If the end of your college career is near and you haven’t landed a job for after graduation, you know exactly how scary it can be. Your options seem overwhelmingly unlimited and, at the same time, very, very limited. You’ve read all the tips on how to network, browsed websites that promise to help you figure out your career and checked out all the must-read books for career success — what’s next? Well, if the job offers aren’t exactly pouring in, you might want to consider an internship. While they’re usually reserved for school credit, some companies offer internships for recent grads too. The only problem is they might be unpaid or pretty low-paid, but sometimes the resume-building experience is worth it. We chatted with career coach (and #girlboss) Maggie Mistal to get the low-down on when to say yes to an internship and when to pass.
Maggie says the pros of doing an unpaid or low-paid internship are there. For one, she says, your managers are probably going to invest a little more in making sure you’re learning a lot. “I hired a lot of unpaid interns in my previous job in corporate,” she says. “I felt more in their debt to train them… I wanted to give them a really great experience. And I was less apt, because they were unpaid, to give them the more menial stuff. I was fine with doing some of that. I was like, ‘Here, I’ll do that. You should go do the fun stuff. This is your internship. This is your chance to try something new and really cut your teeth.'”
But still, as with any job opportunity, it can be tricky to tell whether or not an internship is really right for you. So that’s why Maggie’s offering these key tips to help you figure out whether to say yes or no.
1. Trust your gut (literally). Pay attention to “if it’s easy to write the cover letter for it, or easy to interview — meaning, you don’t dread it,” Maggie tells us. “If you have a strong negative reaction or no reaction, that’s when I would say, hmm maybe double check your feelings. I remember a job offer that I got. It was over dinner, and I went to the bathroom and threw up. And I wasn’t even sick! But it was a reaction to the job.”
2. Tune out the pressure. We all know the questions about your big life plans will be flooding in as you get closer to graduation. But don’t let that kind of pressure (well-meaning, but pressure all the same) to get just any experience on the resume drown out what you really want for yourself. “The hard part for anybody who has an internship offer is that everybody else might think it’s great, but if you don’t, if it doesn’t feel like a fit for you, you’ve got to trust yourself… Maybe it is a good experience, but for somebody else. That’s the wording I would encourage people to use — if it’s a fit, as opposed to if it’s a good opportunity or not.”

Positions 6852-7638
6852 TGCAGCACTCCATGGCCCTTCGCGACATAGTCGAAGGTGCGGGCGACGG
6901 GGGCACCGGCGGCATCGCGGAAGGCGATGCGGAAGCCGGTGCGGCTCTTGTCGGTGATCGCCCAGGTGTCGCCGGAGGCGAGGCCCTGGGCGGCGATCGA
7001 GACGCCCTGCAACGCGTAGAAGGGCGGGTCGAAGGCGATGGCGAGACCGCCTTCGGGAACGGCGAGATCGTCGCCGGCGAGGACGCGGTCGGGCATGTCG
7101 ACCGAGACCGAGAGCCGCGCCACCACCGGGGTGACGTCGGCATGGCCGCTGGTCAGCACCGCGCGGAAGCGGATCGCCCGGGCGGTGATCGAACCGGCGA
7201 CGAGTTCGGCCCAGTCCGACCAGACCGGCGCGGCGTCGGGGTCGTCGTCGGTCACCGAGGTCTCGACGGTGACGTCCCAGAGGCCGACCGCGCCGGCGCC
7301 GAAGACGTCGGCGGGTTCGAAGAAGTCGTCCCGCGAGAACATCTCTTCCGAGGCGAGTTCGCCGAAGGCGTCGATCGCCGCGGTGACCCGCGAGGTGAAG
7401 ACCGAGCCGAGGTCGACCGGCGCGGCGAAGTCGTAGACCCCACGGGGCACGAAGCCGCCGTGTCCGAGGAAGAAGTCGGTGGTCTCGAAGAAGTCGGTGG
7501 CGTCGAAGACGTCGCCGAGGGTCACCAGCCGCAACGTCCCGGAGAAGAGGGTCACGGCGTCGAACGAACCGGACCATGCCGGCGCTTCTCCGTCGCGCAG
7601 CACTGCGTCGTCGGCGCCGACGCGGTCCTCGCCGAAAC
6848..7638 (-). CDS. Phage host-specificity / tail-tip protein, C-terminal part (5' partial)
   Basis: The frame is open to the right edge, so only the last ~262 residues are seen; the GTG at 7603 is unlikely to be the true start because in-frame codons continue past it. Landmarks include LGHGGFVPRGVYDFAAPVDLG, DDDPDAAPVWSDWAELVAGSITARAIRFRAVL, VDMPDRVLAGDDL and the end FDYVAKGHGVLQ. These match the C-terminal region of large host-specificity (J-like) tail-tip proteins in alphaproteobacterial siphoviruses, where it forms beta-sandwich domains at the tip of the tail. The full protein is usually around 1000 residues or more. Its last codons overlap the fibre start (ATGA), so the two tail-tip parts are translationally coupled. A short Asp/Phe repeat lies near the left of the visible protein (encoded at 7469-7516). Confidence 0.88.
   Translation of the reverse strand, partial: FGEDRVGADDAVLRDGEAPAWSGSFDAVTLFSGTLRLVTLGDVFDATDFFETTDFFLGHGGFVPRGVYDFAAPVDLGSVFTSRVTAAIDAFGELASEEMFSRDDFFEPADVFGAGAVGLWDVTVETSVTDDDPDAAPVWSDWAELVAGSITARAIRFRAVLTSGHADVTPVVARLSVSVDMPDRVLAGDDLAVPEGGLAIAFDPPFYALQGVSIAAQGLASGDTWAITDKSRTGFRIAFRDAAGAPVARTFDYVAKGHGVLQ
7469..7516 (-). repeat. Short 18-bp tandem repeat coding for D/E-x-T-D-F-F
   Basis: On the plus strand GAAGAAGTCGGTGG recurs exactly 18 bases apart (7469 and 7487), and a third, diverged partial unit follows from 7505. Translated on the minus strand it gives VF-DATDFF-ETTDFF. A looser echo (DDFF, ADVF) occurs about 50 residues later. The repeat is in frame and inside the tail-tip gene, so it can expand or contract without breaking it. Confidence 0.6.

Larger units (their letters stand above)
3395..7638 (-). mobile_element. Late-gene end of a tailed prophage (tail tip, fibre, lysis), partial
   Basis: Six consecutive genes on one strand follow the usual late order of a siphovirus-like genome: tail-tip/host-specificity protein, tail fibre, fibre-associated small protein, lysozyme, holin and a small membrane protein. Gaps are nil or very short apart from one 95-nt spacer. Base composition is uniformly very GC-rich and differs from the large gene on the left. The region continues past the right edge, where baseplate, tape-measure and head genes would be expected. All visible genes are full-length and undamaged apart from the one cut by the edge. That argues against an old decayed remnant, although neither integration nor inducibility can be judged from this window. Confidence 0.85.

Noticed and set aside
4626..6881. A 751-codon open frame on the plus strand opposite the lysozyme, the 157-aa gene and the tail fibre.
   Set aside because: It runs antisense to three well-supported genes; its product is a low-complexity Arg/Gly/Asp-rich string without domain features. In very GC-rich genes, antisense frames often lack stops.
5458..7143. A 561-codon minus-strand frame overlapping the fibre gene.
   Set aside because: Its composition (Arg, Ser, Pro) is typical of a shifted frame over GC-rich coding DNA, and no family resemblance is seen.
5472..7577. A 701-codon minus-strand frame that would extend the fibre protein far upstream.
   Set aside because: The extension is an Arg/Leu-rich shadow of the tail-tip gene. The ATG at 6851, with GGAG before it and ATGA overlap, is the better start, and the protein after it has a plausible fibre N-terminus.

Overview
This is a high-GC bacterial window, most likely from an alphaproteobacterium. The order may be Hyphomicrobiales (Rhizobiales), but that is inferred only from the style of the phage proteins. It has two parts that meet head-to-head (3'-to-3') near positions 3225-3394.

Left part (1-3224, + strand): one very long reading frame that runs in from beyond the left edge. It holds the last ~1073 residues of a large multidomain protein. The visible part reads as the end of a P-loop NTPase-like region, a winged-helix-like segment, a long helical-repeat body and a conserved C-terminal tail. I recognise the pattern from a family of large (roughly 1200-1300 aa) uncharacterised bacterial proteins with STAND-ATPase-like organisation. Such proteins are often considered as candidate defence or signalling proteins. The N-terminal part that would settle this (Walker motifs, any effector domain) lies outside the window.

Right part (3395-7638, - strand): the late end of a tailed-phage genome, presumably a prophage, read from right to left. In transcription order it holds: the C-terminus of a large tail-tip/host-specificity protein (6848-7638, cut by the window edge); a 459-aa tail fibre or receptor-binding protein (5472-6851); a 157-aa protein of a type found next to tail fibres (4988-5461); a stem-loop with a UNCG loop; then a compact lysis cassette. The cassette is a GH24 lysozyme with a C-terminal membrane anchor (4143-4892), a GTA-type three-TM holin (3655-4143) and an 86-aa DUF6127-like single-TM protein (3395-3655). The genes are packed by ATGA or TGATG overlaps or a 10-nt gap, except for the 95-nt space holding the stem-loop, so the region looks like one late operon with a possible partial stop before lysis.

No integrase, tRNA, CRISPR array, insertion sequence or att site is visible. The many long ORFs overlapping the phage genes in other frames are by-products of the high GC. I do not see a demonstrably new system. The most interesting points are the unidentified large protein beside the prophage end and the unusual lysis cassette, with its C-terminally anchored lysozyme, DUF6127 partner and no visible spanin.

3. Ask the right questions. It’s important to ask questions in any job interview, but when it’s an internship where you might not be getting paid, it’s especially important to ask the right questions, so you can make sure the internship doesn’t just consist of getting coffee and making copies. Ask things like, “What’s a typical day like? What have other interns said they liked about the program? Were there any concerns or challenges other interns had about the program? And talk to the person you’d be reporting to and ask, ‘What’s your typical day like?'” Maggie suggests. “And usually there’s somebody in HR who’s also helping the internships. So talk to them about other projects or special events they do for interns.”
4. Embrace the uncertainty. The great thing about internships, Maggie says, is that they’re the best way to try out industries you’re interested in, but not sure about. So instead of feeling like doing an internship locks you into a particular career path, think of it more like vocational research. “If you have the wherewithal, the financial means and you can pay the bills, and you can take advantage of paid and unpaid internships, why not? They’re the best research out there, because you get to go, be an eager learner in a new environment where everybody loves the interns and wants to give them experiences or try new things. You can play the intern card, as we used to call it, where you’re working and you say, ‘Hey can I try this? Can I do that?’ There’s no better research than doing things first-hand… There’s no long-term commitment. If you don’t like it, you can just say, ‘Hey, no thank you,’ and nobody’s going to fault you for it.”
Did you (or would you) do an internship after graduation? Tweet us your thoughts @BritandCo!
(Photos via Getty)